The Hamiltonian Operator

The Hamiltonian operator gives the time development of the wavefunction. It corresponds to the total energy. If the wavefunction corresponds to a definite energy, the time dependence can be factored out, and the spatial wave function is a solution of Schrödinger’s time independent equation:

\[ H \psi (x) = \left ( \frac {p^2}{2m} + V (x) \right ) \psi (x) = - \frac {\hbar ^2}{2m} \frac {\partial ^2 \psi (x) }{\partial x^2} + V (x) \psi (x) = E \psi (x) \]

Since we only consider the space L2 of wave functions on which both p and x are Hermitian,  H must be Hermitian, and therefore has real eigenvalues.

The Basic Rules of Quantum Mechanics

(You can also find these in Shankar Chapter 4, where my “rules” are called “postulates” or Griffiths Chapter 3 “Generalized Statistical Interpretation”, or in fact, in any Quantum text.)

Any quantum mechanical wave function must be normalizable, because the norm represents the total probability of finding the particle (or, more generally, the system) somewhere in its phase space, so

First Basic Rule: any state of the particle is a ket \(| \psi > \), symbolizing a function \(\psi (x) \) in L2.     

Mathematicians use the term Hilbert space to refer to inner-product spaces of normalizable functions such that any convergent sequence in the space has a limit in the space (a property that, for example, the rational numbers don’t have, but the real numbers do) .  Our functions above for the electron in the box do form such a space, with the sine waves an orthonormal basis.  However, on going to the infinite line, although we still have normalizable wave functions, the two bases we have discussed above, the plane waves (momentum basis) and the delta functions (position basis) are not themselves in the space—by which we mean they are not normalized as defined in L2.    

But these bases are both complete, meaning any wave function can be expressed in terms of a (continuous) sum over the elements of either of them. 

Constructing these complete but not conventionally normalized bases was Dirac’s doing, and is extremely convenient in describing quantum mechanics.  But it upset the mathematicians.  Fortunately, they later justified it by inventing the theory of distributions, which are generalized functions, and include delta functions. 

Bottom Line: we shall follow the other physicists in using the term “Hilbert space” more loosely than mathematicians do, to refer to L2, extended to include these non-normalizable bases.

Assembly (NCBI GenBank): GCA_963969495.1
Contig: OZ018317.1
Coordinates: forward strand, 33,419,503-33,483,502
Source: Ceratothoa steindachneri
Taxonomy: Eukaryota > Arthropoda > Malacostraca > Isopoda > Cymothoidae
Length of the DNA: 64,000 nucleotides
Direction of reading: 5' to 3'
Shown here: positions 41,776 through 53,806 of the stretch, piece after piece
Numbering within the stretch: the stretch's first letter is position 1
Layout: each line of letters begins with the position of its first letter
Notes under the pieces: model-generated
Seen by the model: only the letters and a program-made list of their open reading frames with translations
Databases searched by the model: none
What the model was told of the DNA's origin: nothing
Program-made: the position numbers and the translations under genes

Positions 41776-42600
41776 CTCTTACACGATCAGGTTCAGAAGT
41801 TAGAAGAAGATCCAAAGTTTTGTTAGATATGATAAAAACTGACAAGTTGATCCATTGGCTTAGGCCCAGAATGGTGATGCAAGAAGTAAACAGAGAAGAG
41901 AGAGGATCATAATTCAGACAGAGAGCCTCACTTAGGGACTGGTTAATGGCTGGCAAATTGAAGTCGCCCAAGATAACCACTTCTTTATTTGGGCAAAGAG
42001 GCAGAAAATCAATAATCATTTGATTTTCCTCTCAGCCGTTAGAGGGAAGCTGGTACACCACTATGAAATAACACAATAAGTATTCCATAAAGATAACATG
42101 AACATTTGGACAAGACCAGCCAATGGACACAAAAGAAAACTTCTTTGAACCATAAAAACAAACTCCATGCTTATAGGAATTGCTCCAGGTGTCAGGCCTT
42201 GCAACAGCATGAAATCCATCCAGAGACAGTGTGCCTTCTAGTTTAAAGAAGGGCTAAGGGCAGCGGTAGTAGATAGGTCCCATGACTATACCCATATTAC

Next Basic Rule:  A physical variable, or observable, corresponds to a Hermitian operator A acting on L2.  

We shall assume that the eigenkets of any such variable span the space: this is always true for a finite dimensional space, as previously discussed, but not for a general Hermitian  operator in a Hilbert space, so this is a nontrivial assumption.

For an operator with a discrete set of eigenvalues, \(A | n > = \lambda _n | n > \), any wave function can be written

\[ | \psi > = \sum c_n | n >,    with     c_n = \left \langle n | \psi \right \rangle \]

Rule for Relating Operators to Experiments: any measurement of the value of the physical variable A will yield one of the eigenvalues \(\lambda _n \) of the operator A, and the probability of finding the particular value \(\lambda _n \) is equal to \( | c_n |^2 = | < n | \psi > |^2 \).

The expectation value of an observable A is the average value of a series of measurements on identical quantum systems,

\[ \left \langle A \right \rangle = \left \langle \psi | A | \psi \right \rangle = \sum | c_n |^2 \lambda _n \]

It is important to note that two measurements of the same observable A on the same system, one measurement being made immediately after the other, must yield the same result.  That is to say, if the first measurement reads \( \lambda _n \), the second must be \(\lambda _n \) with 100% probability. But this can only happen if the wave function after the first measurement is \(|n > \), which in general it wasn’t before the first measurement.  The jargon description of this is that the act of measurement “collapses the wave function” into one of the eigenstates of the variable being measured.

Measuring a Continuum Variable:  For variables like position and momentum having continuum sets of eigenvectors, the statistical interpretation is in terms of finding the particle within some small range—the probability of finding it between x and x + dx— is

\[ < \psi | \int _{x}^{x+dx} dx|x> <x|\psi > = \int _{x}^{x+dx} | \psi (x) |^2 dx \]

and the expectation value of x is

\[ \left \langle \psi | x | \psi \right \rangle = \left \langle \psi | \hat {x} \int \limits _{-\infty}^{\infty} dx | x \right \rangle \left \langle x | \psi \right \rangle = \int \limits _{-\infty}^{\infty} x | \psi (x) |^2 dx \]  

where we’ve put a little hat on the x to remind us that it is an operator, with eigenkets \(| x > \).